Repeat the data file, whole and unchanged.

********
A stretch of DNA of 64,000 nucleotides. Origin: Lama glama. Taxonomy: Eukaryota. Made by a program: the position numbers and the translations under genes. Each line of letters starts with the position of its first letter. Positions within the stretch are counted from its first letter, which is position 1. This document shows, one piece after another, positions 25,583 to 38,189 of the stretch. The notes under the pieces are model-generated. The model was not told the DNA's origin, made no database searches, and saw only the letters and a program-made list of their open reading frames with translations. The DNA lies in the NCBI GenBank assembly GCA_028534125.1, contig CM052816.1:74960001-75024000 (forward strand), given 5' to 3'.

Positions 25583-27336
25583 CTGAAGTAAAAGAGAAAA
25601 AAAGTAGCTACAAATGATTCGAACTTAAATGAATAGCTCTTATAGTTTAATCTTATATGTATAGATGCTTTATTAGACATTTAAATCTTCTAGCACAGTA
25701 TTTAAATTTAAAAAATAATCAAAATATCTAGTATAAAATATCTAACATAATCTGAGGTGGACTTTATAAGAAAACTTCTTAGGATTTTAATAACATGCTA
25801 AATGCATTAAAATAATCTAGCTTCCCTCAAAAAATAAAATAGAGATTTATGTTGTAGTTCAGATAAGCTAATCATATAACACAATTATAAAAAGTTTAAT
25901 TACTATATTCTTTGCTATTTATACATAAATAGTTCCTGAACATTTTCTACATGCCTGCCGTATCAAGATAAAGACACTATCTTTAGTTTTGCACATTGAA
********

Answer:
A stretch of DNA of 64,000 nucleotides. Origin: Lama glama. Taxonomy: Eukaryota. Made by a program: the position numbers and the translations under genes. Each line of letters starts with the position of its first letter. Positions within the stretch are counted from its first letter, which is position 1. This document shows, one piece after another, positions 25,583 to 38,189 of the stretch. The notes under the pieces are model-generated. The model was not told the DNA's origin, made no database searches, and saw only the letters and a program-made list of their open reading frames with translations. The DNA lies in the NCBI GenBank assembly GCA_028534125.1, contig CM052816.1:74960001-75024000 (forward strand), given 5' to 3'.

Positions 25583-27336
25583 CTGAAGTAAAAGAGAAAA
25601 AAAGTAGCTACAAATGATTCGAACTTAAATGAATAGCTCTTATAGTTTAATCTTATATGTATAGATGCTTTATTAGACATTTAAATCTTCTAGCACAGTA
25701 TTTAAATTTAAAAAATAATCAAAATATCTAGTATAAAATATCTAACATAATCTGAGGTGGACTTTATAAGAAAACTTCTTAGGATTTTAATAACATGCTA
25801 AATGCATTAAAATAATCTAGCTTCCCTCAAAAAATAAAATAGAGATTTATGTTGTAGTTCAGATAAGCTAATCATATAACACAATTATAAAAAGTTTAAT
25901 TACTATATTCTTTGCTATTTATACATAAATAGTTCCTGAACATTTTCTACATGCCTGCCGTATCAAGATAAAGACACTATCTTTAGTTTTGCACATTGAA